Loss Surfaces, Mode Connectivity, and Fast Ensembling of DNNs
The loss functions of deep neural networks are complex and their geometric properties are not well understood. We show that the optima of these complex loss functions are in fact connected by simple curves over which training and test accuracy are nearly constant. We introduce a training procedure to discover these high-accuracy pathways between modes. Inspired by this new geometric insight, we also propose a new ensembling method entitled Fast Geometric Ensembling (FGE). Using FGE we can train high-performing ensembles in the time required to train a single model. We achieve improved performance compared to the recent state-of-the-art Snapshot Ensembles, on CIFAR-10, CIFAR-100, and ImageNet.
Research into the market graph is attracting increasing attention in stock market analysis. One of the important problems connected with the market graph is its identification from observations. The standard way of identifying the market graph is to use a simple procedure based on statistical estimations of Pearson correlations between pairs of stocks. Recently a new class of statistical procedures for market graph identification was introduced and the optimality of these procedures in the Pearson correlation Gaussian network was proved. However, the procedures obtained have a high reliability only for Gaussian multivariate distributions of stock attributes. One of the ways to correct this problem is to consider different networks generated by different measures of pairwise similarity of stocks. A new and promising model in this context is the sign similarity network. In this paper the market graph identification problem in the sign similarity network is reviewed. A new class of statistical procedures for the market graph identification is introduced and the optimality of these procedures is proved. Numerical experiments reveal an essential difference in the quality between optimal procedures in sign similarity and Pearson correlation networks. In particular, it is observed that the quality of the optimal identification procedure in the sign similarity network is not sensitive to the assumptions on the distribution of stock attributes.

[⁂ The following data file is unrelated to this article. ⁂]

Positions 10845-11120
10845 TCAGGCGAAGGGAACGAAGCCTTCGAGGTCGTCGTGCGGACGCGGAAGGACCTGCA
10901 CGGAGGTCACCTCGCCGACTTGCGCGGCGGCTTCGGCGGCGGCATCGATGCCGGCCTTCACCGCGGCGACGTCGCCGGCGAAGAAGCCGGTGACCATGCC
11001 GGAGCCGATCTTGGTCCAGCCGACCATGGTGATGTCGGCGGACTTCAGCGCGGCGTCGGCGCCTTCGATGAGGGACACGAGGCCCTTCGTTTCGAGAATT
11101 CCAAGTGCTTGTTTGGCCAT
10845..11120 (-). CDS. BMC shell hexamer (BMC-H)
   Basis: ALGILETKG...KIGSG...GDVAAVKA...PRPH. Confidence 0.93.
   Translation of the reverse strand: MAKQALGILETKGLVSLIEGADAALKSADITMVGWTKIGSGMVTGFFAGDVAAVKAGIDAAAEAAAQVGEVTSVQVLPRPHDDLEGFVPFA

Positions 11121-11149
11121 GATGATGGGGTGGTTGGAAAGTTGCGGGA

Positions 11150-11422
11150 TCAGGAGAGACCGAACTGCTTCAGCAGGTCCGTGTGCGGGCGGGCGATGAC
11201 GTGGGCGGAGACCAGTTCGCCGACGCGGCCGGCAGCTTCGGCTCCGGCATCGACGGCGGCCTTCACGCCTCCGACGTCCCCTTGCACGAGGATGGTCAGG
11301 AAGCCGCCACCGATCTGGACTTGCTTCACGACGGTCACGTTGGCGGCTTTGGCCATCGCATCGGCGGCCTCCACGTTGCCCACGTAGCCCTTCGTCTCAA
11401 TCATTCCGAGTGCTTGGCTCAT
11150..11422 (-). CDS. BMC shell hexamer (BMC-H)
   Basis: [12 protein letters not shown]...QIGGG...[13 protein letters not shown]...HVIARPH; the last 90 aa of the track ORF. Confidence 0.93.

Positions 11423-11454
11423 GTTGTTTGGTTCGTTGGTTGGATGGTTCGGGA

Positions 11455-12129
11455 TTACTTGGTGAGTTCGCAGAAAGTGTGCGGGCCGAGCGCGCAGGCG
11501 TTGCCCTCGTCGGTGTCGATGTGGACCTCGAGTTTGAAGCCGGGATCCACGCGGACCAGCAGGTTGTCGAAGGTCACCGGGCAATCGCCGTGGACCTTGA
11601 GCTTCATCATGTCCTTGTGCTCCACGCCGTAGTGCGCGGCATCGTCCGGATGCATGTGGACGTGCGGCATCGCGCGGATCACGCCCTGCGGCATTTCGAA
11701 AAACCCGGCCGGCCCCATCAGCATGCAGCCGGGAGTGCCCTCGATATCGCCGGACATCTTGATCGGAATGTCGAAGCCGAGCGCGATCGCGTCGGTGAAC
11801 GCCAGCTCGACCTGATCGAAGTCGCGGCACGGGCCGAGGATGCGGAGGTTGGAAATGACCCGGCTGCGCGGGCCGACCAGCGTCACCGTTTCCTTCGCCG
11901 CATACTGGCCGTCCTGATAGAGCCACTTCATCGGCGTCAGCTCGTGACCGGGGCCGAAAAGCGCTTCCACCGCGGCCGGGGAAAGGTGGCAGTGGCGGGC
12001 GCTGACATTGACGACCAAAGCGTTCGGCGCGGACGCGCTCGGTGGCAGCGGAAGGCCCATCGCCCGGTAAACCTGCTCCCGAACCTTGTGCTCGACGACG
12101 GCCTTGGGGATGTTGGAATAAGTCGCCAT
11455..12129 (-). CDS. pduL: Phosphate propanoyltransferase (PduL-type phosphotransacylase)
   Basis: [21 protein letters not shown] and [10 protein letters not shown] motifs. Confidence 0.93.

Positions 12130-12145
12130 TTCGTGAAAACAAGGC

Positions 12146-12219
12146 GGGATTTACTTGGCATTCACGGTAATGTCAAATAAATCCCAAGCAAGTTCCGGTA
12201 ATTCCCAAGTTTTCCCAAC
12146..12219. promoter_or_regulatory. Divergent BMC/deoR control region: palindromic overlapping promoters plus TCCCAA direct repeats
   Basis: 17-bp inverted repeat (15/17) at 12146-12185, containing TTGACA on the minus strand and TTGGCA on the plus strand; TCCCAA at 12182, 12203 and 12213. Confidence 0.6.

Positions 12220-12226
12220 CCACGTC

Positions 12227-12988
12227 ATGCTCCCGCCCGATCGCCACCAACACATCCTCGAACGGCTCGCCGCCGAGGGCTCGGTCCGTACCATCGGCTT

Deep neural networks are typically trained by optimizing a loss function with an SGD variant, in conjunction with a decaying learning rate, until convergence. We show that simple averaging of multiple points along the trajectory of SGD, with a cyclical or constant learning rate, leads to better generalization than conventional training. We also show that this Stochastic Weight Averaging (SWA) procedure finds much broader optima than SGD, and approximates the recent Fast Geometric Ensembling (FGE) approach with a single model. Using SWA we achieve notable improvement in test accuracy over conventional SGD training on a range of state-of-the-art residual networks, PyramidNets, DenseNets, and ShakeShake networks on CIFAR-10, CIFAR-100, and ImageNet. In short, SWA is extremely easy to implement, improves generalization, and has almost no computational overhead.